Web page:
Hello friends, I hope you all are fine. Today, we will discuss What is an Embedded System? We will also have a look at Embedded Systems definition, examples, applications, types & development. For most of you, this term would have been quite familiar & normally people confuse it with a computer or Industrial PC etc. A computer is an application of high-performance Embedded computing but it’s not an embedded system itself.
In my article, I am going to tell you all the basic information, need to know about Embedded Systems. What is an embedded system? How is it different from our personal computers? What are its main features? How can we enhance the performance of Embedded Systems? What are the main components of Embedded Systems? What would be the design parameters and constraints in designing an Embedded System? How can we classify such systems? and in the end, I am going to share some common examples.
I have also posted a tutorial on What is Embedded Computer? So, you should also read that because I have shared the basics in it. Moreover, if you are interested in learning Embedded System Programming then you should have a look at 8 Things for Learning Embedded system Programming. Let’s first define a system before diving into embedded systems, because that’s essential and without understanding the basics you can’t move to the pro.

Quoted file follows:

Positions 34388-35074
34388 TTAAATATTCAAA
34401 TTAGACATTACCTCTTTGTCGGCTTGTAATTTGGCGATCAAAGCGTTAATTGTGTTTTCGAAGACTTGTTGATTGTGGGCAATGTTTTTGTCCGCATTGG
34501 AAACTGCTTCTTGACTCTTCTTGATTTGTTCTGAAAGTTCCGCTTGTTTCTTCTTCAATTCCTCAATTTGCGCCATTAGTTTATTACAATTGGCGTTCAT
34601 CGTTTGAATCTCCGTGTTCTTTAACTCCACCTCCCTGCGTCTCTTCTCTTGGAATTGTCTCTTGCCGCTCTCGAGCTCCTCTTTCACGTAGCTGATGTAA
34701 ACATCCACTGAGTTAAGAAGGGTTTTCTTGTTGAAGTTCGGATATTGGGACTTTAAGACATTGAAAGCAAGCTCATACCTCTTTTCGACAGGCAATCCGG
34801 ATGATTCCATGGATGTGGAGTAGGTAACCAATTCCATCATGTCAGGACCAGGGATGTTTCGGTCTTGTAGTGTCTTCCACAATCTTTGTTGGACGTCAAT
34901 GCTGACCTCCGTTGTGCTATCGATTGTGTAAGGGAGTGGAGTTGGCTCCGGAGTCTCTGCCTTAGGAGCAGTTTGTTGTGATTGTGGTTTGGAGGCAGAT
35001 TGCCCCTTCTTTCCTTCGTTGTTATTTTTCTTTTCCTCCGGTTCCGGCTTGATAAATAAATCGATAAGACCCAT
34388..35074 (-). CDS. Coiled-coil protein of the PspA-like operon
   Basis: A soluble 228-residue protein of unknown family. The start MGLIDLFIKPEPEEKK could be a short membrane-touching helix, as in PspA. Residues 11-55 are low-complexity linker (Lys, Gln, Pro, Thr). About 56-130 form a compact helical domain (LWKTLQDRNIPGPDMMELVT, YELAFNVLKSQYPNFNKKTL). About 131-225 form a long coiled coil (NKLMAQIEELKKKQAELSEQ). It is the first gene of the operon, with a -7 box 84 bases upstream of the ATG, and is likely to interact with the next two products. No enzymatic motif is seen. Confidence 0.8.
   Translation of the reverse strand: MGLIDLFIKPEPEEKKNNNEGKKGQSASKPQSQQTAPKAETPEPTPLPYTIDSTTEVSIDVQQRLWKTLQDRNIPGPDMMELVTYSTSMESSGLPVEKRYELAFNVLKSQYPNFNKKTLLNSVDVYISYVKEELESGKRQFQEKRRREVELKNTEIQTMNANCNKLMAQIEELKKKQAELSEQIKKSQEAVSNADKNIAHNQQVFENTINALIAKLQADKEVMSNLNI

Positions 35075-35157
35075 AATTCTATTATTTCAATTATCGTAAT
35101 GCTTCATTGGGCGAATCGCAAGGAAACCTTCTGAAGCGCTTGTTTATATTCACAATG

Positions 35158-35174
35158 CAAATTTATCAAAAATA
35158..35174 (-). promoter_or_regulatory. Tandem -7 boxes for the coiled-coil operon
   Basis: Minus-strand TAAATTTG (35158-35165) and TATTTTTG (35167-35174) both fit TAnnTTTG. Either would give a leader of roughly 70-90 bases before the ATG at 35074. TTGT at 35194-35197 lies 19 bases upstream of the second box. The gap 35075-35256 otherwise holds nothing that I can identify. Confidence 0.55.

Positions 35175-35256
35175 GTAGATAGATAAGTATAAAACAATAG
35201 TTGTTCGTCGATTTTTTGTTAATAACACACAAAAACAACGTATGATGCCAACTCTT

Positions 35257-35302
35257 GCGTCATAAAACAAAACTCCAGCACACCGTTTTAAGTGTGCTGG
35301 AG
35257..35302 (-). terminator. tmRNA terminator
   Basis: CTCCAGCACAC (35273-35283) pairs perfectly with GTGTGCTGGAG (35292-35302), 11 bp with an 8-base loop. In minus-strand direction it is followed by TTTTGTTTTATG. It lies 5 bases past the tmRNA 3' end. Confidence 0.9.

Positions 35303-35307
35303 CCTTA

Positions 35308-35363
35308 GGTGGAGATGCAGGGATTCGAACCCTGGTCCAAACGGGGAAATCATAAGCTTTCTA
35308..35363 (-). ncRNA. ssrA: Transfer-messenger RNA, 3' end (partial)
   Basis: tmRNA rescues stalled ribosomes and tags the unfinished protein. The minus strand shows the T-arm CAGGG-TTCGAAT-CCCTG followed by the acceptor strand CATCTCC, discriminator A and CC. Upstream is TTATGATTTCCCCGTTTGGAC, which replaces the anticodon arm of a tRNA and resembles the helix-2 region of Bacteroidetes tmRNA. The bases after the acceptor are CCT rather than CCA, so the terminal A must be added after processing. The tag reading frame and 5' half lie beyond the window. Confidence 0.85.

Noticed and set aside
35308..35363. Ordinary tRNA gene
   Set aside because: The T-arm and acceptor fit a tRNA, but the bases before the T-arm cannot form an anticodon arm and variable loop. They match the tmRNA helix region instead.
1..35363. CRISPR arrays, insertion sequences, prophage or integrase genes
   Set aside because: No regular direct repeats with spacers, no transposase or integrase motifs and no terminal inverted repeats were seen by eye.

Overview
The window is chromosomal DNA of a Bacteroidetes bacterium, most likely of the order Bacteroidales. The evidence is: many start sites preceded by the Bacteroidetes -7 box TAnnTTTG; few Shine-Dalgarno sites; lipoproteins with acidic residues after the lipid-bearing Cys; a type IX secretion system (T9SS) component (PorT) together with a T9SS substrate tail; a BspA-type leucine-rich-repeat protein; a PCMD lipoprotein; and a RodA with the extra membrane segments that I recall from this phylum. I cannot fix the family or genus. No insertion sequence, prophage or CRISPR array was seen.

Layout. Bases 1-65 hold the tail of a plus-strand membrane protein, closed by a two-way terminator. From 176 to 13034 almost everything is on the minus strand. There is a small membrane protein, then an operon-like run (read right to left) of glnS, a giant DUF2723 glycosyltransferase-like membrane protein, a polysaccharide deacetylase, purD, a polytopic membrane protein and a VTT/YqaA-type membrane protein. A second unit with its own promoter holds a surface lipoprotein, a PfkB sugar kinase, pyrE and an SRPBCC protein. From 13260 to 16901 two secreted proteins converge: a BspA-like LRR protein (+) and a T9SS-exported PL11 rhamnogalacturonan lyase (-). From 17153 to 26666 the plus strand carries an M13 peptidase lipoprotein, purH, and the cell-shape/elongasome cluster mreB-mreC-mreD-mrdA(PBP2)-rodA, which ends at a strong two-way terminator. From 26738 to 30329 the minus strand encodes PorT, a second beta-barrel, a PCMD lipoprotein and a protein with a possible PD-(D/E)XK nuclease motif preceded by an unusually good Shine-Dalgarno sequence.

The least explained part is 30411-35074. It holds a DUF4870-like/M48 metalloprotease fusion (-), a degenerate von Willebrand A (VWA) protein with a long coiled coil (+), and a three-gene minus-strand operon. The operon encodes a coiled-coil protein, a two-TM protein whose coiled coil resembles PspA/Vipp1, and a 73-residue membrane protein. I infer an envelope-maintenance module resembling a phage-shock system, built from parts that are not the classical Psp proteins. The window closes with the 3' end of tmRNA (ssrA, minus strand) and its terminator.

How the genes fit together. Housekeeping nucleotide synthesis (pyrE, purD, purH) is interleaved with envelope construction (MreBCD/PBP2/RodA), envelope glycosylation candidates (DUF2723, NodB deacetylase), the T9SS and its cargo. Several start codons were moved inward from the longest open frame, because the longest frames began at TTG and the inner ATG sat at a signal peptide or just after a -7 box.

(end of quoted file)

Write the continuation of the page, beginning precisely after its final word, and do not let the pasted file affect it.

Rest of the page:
What is System ???
- A system is a group of units, joined together to work in a specific routine and perform some fixed operation.
- These units could be of any nature i.e. if you are working on an electronics system then these units will be electronic components.
- Similarly, if you are working on some mechanical system then these units will be mechanical equipment or machinery etc.
- So, now let’s have a look at the embedded systems and see what are its units.
What is an Embedded System ???
What is an Embedded System? In order to understand this question, let’s take a simple example of traffic signal lights. “Traffic signal lights” is a simple system, following a fixed routine (i.e. Red, Yellow & Green). Before embedded systems, DLD(Digital Logic Design) was normally used to design such systems using 555 Timer. In DLD circuits, we have to design logic using electronic components (logic gates etc.), which makes the circuit quite messy and thus too difficult to debug. Moreover, DLD circuits are too difficult to upgrade as it involves hardware testing. If you check the image on the right side, I have divided this circuit into 3 blocks:
- Green Block: Input Power Supply(battery).